Food safety advocates warned Secretary of Agriculture Tom Vilsack in June about the risks presented by mechanically tenderized steaks; Advocates say the ongoing multi-state E. coli outbreak could have been prevented.

In the wake of the Christmas Eve announcement from the U.S. Department of Agriculture (USDA) that an Oklahoma firm was recalling almost 250,000 mechanically tenderized steaks for E. coli contamination tied to illnesses in six states, Food Safety News has learned that Secretary of Agriculture Tom Vilsack was warned of the risks associated with the processed steaks in June 2009.

A coalition of food safety advocates sent Vilsack a letter and memo, which outline the specific risks presented by “non-intact” or blade-tenderized steaks, and recommend that the agency require labeling and educate consumers to minimize the risk to public health. 

According to the group, Vilsack and his staff have not acted on their recommendations and have yet to issue a formal response to the documents.

“[Mechanically tenderized meat products], such as steaks and roasts, have been tenderized through a process that repeatedly inserts small needles or blades into the product,” according to the letter, signed by the Center for Foodborne Illness Research & Prevention, the Center for Science and the Public Interest, Consumer Federation of America, and Food & Water Watch, all key members of the Make Our Food Safe Coalition. 

“These needles or blades pierce the surface of the product increasing the risk that any pathogens located on the surface can be transferred to the interior of the product,” said the letter, which explained that because the agency does not require such products to be labeled as “non-intact,” consumers and retailers “do not have sufficient information to assure the products are cooked to an appropriate and safe temperature.”

According to USDA’s Food Safety and Inspection Service (FSIS), over 50 million pounds of mechanically tenderized product are sold each month–but most consumers have no way of knowing whether their steak has been processed.

In addition to recommending that FSIS require tenderized meat be labeled as such, the coalition asked the agency to issue a press release and develop food safety messaging to inform consumers that tenderized steaks should be cooked to an internal temperature of 160 degrees, just like hamburger, because bacteria could lurk in the center of the meat.

The group also recommended that FSIS require mechanically tenderized steaks be tested for E. coli O157:H7.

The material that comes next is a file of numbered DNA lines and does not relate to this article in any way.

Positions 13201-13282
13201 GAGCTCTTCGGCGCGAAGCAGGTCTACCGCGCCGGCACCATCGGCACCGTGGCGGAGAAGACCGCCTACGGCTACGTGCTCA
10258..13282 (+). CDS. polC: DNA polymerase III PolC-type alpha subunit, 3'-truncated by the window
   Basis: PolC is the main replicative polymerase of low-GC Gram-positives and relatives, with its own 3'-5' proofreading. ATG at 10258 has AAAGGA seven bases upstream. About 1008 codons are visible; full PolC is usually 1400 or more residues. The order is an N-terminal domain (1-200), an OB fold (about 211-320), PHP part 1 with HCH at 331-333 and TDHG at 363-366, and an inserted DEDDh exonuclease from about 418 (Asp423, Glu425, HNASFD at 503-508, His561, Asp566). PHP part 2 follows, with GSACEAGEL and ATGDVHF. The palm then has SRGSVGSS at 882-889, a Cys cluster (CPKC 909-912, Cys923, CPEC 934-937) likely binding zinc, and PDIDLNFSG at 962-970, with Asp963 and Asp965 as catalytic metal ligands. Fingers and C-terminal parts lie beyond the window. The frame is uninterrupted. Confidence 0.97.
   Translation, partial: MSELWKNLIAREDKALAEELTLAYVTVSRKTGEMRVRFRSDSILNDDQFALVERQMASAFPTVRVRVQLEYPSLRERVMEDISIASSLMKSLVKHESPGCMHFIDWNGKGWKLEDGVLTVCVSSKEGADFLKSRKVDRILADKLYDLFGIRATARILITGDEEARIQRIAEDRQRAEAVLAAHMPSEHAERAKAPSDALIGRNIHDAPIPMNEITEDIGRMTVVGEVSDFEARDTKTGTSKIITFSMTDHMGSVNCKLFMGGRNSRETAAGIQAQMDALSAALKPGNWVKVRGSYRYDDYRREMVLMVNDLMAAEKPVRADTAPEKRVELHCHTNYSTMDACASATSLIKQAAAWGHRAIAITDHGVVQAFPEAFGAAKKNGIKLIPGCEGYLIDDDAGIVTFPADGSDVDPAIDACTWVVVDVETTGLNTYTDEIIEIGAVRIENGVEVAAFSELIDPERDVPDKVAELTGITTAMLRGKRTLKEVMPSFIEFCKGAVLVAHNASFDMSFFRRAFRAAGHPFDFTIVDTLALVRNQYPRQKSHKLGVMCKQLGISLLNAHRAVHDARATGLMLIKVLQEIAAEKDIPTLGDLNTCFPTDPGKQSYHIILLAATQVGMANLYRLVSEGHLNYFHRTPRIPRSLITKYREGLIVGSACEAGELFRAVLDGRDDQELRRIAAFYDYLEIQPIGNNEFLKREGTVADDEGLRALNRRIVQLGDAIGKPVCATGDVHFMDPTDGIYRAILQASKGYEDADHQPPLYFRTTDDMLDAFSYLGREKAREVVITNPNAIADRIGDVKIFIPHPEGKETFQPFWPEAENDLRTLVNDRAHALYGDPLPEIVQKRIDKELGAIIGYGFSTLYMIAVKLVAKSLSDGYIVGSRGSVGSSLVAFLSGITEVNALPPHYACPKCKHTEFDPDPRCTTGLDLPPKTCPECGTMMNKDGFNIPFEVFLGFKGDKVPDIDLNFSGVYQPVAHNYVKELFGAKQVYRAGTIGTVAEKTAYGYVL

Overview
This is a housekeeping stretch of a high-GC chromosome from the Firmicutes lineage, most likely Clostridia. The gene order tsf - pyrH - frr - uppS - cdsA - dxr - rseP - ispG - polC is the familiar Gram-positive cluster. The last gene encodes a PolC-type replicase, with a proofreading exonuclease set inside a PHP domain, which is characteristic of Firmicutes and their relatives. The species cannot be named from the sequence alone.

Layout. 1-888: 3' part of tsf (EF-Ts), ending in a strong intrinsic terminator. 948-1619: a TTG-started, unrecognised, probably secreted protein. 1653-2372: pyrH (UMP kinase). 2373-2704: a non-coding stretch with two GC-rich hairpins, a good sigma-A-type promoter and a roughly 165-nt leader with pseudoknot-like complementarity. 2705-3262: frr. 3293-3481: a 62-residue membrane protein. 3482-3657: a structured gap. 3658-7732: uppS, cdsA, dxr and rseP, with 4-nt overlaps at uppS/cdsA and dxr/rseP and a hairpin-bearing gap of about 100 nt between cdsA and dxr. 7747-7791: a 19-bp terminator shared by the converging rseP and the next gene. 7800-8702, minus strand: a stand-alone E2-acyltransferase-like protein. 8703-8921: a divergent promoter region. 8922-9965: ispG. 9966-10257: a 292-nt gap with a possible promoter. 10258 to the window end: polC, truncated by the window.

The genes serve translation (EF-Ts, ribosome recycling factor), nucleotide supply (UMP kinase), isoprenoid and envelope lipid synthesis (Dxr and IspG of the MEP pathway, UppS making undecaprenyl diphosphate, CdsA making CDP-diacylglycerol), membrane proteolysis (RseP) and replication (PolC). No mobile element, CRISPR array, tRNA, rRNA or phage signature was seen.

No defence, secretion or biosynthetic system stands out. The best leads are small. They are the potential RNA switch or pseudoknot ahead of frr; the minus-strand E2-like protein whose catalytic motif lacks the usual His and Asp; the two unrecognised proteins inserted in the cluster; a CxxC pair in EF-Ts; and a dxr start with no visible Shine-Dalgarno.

So far, FSIS has not responded to the group’s recommendations.

“The USDA had ample time to start correcting, but delayed,” said Pat Buck, executive director of the Center for Foodborne Illness Research and Prevention, who lost her two-year-old grandson, Kevin, to E. coli complications in 2001. 

“This outbreak has caused illnesses that could have definitely been avoided,” added Buck.

Tony Corbo, a food safety lobbyist for Food & Water Watch, had only four simple words to add: an admittedly unfortunate, “We told you so.”

Disclosing retail locations

The agency has also come under fire for not quickly disclosing which restaurants received the recalled steaks. Though the initial recall announcement was made Christmas Eve, as of publication time, the USDA had yet to release a list of retail establishments that received the products.

“It’s all about transparency,” said Bill Marler, leading foodborne illness attorney and food safety advocate.  “This is the failure of government and industry to be transparent–this is a perfect example of that.”

“They’ve known about the outbreak for a while. The fact that they don’t tell us which restaurant received the meat is absurd. It’s either they don’t know which restaurants received the meat, which I don’t believe, or they don’t want the public to know, which is wrong,” added Marler, who also emphasized most people wouldn’t know whether they’ve ever eaten a needle-tenderized steak due to the lack of labeling requirements. “It’s not transparent to the public. In this day of transparency, it’s the same old, same old.”